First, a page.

The three core characters are compelling, and represent a good approach to diversity in a fantasy setting – one character, Fabel, has a severe mobility disability; another, Iudicia, is clearly intended to be autistic (and is also possibly implied to be asexual; her plotline centres around her marriage and her difficulties coming to terms with the idea). In general, these characters’ traits manage to construct their characters without wholly defining their characters, striking an effective balance in storytelling which I very much appreciated. The supporting cast are also effective and interesting, although perhaps a little large – by the time I knew all their names, I was getting to the end of a playthrough. This might have been helped by having slightly longer scenes with more ‘bulked out’ conversations to establish the minor characters. This would also have had the useful effect of stopping me over-thinking some of my other choices – in this sort of slice of life game, it’s perhaps better to have a bit more conversation that doesn’t focus on the key decisions and turning points, to allow the player to contextualise the decisions they make better.

The difficulties I had with the game are the same ones I always have with this genre, namely the frequent frustration at having a set of options in front of me, often none of which I particularly wanted to pick. That’s natural, I think – of course the characters’ range of possible responses in a situation will differ from what my own would be, and I did find something relatable in all three characters, be that Iudicia’s introversion, Fabel’s love of story-crafting, or Vena’s concern for her family. More of a downside was that some paths make some scenes that should be rather dramatic become a bit passed by – Fabel being introduced to the town’s sacred places/graves felt like it came fairly late in the story by which time I’d already more or less committed him to leaving Windy Meadow.

One thing that really interested me with Windy Meadow and which I’d have liked to see considerably more of was world-building, which was very well executed – I very much hope the developers go back and give us either more games or more content that will allow us to explore this setting more. The underlying tensions between mankind and a literally larger than life natural world were ones that I’d not come across presented in quite this way before, and I really enjoyed it. Whilst it’s in some ways an effective part of Tales From Windy Meadow that the city only appears via the characters’ attitudes to it, it does mean the player probably gets Vena and Fabel’s intrigue at its opportunities which is an itch that never gets scratched even if you choose to send the characters there.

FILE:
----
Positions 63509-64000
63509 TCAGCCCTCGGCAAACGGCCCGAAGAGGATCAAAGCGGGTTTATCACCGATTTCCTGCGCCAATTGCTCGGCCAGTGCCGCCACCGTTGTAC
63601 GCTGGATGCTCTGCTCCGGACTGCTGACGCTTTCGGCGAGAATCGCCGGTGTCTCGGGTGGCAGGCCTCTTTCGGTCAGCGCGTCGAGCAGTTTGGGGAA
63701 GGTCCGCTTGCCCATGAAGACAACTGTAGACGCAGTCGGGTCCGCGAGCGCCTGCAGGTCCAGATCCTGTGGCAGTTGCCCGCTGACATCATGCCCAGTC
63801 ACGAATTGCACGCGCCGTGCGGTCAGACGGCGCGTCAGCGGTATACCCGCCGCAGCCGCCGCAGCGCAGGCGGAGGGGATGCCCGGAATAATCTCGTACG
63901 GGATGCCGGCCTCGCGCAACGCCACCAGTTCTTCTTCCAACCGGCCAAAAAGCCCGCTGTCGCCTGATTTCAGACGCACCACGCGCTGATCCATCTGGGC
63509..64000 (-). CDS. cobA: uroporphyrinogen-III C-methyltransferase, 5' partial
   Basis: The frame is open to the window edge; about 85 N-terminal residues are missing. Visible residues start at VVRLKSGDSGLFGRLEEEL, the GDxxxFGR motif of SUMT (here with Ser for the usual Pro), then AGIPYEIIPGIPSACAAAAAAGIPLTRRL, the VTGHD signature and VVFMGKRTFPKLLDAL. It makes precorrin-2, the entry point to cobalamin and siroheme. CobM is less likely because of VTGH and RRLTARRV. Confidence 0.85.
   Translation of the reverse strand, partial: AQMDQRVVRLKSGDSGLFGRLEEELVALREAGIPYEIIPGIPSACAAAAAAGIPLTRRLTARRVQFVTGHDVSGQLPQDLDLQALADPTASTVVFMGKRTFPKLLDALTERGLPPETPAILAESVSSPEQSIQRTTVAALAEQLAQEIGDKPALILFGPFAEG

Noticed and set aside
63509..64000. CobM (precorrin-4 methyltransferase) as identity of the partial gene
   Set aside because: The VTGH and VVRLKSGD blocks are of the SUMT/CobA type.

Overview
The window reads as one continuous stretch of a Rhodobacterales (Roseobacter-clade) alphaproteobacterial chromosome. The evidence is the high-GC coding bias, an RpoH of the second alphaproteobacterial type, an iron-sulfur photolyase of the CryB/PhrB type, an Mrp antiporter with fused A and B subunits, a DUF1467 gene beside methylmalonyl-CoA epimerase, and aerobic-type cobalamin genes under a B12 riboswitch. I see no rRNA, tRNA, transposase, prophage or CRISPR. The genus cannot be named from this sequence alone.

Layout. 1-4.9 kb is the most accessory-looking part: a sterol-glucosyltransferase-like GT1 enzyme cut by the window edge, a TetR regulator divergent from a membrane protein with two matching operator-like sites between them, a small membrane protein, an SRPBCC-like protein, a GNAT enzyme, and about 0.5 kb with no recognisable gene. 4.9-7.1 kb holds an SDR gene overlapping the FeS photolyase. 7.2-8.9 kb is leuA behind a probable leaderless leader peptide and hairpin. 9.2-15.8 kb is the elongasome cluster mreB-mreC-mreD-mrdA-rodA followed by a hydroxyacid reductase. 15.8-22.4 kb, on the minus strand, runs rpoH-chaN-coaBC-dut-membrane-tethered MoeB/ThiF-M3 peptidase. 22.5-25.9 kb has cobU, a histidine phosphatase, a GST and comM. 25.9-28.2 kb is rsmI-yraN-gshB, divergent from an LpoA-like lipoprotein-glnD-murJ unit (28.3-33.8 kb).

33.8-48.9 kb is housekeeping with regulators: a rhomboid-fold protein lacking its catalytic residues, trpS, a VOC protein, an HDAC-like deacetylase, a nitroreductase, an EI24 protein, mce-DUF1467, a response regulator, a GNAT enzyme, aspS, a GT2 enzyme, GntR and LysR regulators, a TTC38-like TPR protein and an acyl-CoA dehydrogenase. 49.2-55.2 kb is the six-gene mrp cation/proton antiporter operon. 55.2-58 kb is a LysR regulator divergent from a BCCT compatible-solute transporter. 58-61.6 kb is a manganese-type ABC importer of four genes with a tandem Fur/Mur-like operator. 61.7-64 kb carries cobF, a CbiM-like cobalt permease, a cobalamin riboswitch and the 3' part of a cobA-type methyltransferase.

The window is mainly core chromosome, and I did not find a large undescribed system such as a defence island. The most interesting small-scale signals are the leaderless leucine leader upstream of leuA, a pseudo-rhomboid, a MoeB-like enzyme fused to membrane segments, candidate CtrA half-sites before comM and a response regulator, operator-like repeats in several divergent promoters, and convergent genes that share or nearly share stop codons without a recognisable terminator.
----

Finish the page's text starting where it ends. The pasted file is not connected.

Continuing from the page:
Overall, I definitely enjoyed Tales from Windy Meadow, which stands up well on all areas for a solid 4 out of 5 overall score on my ratings system, and I’ll do my best to go back and try the other character paths, though my first playthrough felt like the “right” set of endings for me – I’m not a player who likes forcing my characters to give up their dreams! I’d recommend getting a copy of this game if you like compelling storytelling and interesting fantasy settings, and I’m looking forward to seeing if any more comes of it.

The Boozer / Cyril and Methodius Day is Thursday Feb 14, 2019!
« on: February 03, 2019, 03:24:15 PM »
Cyril and Methodius Day is, as always, February 14, which in 2019 is a Thursday. So here's a thread to tell you what it is and how to celebrate it if you want to! Use this thread to wish everyone a happy C&M day and all such similar chatter :)

Please click and donate to our official charity fundraising effort for the day here!

Here's a video I made way back in 2015 which explains some of the details:


What is Cyril and Methodius Day?
As celebrated by Exilians and many others, Cyril and Methodius Day is a festival of literature, learning, languages, and linguistics. It's an alternative or additional celebration to the feast day of Saint Valentine - not as an "anti-Valentine's" project, but providing people another choice of celebration for the day.

How do I celebrate it?
  • Read a book.
  • Hug a friendly linguist, and tell them how much you appreciate alphabets.
  • Tell other people it's Cyril and Methodius day. Spread the word!
  • Recommend good books to a friend. Make ALL the reading happen!
  • Celebrate and discover more about European, and particularly eastern European, culture, writing, food, arts, and more.
  • Do some work on learning a language.
  • Talk to your international friends from Europe (and beyond).
  • Do conlanging/make a new alphabet!
  • Donate to a reading-related charity

Is religion important here?